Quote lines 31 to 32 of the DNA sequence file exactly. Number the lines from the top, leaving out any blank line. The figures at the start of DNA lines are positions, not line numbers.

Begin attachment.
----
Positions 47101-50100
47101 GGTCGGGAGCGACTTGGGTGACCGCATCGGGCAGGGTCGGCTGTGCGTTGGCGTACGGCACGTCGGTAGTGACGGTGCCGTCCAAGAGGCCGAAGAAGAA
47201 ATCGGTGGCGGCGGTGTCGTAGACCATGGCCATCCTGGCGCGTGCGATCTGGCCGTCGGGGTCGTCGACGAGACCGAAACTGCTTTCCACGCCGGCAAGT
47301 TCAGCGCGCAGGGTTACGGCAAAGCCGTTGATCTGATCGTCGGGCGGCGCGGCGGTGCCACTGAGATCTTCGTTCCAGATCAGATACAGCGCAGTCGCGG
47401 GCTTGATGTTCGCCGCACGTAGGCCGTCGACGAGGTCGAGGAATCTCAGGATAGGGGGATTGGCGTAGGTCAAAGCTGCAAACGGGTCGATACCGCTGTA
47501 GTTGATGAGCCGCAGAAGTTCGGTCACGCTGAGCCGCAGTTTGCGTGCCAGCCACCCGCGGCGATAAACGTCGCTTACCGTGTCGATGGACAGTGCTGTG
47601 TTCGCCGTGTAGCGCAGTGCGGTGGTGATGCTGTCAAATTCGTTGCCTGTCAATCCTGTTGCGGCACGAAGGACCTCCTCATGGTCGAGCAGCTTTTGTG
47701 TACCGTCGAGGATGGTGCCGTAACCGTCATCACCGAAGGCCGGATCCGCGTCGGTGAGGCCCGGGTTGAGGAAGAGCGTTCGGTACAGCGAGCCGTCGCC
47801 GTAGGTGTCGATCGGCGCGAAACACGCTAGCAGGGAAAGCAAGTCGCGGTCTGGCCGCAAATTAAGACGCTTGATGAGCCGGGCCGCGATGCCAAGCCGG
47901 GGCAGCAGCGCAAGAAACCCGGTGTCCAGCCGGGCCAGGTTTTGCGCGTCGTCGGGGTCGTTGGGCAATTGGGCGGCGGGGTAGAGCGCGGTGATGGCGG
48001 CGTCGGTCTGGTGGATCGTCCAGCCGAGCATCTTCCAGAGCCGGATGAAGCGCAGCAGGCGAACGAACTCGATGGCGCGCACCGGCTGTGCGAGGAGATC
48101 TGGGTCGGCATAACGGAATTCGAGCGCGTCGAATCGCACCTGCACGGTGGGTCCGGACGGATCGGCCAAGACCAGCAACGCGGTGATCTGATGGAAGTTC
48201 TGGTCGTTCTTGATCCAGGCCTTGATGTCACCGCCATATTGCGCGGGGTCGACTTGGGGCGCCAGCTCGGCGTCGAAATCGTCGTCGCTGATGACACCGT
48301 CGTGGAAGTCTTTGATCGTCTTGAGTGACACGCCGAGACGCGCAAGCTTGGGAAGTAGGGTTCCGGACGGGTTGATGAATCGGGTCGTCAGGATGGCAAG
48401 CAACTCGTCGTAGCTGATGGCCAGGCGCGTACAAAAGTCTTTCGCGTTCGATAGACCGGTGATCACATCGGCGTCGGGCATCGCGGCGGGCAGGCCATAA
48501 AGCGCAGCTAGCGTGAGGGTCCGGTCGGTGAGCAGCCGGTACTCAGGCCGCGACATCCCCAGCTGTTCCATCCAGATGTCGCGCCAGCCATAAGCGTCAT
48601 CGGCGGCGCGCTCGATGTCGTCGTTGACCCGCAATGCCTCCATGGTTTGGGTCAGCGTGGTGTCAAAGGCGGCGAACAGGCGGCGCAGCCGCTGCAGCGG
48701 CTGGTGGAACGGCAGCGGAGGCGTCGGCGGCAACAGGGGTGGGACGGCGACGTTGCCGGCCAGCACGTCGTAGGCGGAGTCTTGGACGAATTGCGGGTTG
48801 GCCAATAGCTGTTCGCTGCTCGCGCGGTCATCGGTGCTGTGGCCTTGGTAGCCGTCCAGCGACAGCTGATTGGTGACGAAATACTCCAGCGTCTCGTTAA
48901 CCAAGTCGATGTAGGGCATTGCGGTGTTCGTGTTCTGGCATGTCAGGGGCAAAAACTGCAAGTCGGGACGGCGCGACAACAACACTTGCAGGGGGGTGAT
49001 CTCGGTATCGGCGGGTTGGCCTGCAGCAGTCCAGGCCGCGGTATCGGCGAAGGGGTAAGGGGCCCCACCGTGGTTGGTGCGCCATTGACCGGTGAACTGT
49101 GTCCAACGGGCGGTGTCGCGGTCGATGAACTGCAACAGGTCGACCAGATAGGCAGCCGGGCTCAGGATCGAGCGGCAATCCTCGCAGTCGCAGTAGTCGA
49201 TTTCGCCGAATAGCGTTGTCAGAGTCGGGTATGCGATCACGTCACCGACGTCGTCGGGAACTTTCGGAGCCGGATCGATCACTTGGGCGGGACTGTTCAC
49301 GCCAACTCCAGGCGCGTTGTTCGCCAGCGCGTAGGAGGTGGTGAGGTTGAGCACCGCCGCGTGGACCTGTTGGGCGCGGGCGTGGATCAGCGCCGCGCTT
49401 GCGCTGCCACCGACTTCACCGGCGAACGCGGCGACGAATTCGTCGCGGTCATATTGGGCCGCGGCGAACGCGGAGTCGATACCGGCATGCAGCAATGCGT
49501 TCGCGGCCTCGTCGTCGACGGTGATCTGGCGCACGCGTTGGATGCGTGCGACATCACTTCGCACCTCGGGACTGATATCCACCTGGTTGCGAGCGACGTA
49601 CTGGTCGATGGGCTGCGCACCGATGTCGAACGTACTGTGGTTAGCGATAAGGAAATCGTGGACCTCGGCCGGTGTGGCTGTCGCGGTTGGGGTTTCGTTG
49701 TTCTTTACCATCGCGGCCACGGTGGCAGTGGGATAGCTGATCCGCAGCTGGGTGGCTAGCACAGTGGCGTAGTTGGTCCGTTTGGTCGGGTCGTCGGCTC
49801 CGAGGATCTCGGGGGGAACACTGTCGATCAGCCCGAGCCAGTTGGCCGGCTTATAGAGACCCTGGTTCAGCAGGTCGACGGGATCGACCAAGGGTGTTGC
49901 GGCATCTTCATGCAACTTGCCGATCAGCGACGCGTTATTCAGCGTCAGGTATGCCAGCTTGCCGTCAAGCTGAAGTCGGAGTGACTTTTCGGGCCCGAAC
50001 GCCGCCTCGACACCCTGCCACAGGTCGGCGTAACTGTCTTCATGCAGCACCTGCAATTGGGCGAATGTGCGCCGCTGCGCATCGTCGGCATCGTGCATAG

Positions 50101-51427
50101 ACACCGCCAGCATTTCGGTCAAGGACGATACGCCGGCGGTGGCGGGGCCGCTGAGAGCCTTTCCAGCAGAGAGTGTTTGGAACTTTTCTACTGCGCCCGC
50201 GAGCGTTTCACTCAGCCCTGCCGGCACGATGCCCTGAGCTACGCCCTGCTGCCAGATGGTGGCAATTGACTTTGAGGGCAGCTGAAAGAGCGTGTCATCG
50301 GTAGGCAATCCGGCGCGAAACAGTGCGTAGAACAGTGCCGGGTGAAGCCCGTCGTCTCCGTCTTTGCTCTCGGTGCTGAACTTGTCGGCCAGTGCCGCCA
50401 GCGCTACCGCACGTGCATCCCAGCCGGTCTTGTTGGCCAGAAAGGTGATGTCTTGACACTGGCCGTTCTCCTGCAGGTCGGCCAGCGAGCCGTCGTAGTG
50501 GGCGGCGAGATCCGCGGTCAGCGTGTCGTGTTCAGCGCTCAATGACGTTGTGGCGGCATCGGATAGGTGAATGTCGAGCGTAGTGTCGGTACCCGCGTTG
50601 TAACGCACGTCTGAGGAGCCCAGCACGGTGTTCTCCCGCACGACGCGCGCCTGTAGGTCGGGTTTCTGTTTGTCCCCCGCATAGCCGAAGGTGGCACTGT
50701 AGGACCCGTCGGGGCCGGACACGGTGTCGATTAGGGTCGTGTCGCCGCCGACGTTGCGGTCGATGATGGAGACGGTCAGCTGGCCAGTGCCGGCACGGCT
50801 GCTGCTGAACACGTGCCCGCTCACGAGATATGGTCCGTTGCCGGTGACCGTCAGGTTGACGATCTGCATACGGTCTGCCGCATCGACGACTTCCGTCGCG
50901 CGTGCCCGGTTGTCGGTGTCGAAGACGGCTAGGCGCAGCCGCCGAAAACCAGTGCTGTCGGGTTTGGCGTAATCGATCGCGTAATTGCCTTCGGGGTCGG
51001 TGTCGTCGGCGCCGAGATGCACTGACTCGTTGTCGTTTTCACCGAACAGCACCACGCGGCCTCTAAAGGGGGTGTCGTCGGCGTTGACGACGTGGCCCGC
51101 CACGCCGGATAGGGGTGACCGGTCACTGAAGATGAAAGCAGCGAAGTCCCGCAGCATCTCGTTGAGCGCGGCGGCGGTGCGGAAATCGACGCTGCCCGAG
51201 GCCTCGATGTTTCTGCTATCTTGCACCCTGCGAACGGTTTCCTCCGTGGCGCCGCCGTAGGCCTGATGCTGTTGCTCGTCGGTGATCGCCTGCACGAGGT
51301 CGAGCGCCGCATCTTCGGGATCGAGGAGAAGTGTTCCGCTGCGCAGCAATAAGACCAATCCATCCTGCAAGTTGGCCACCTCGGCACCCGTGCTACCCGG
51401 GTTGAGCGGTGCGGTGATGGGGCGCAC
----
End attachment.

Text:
50001 GCCGCCTCGACACCCTGCCACAGGTCGGCGTAACTGTCTTCATGCAGCACCTGCAATTGGGCGAATGTGCGCCGCTGCGCATCGTCGGCATCGTGCATAG

Positions 50101-51427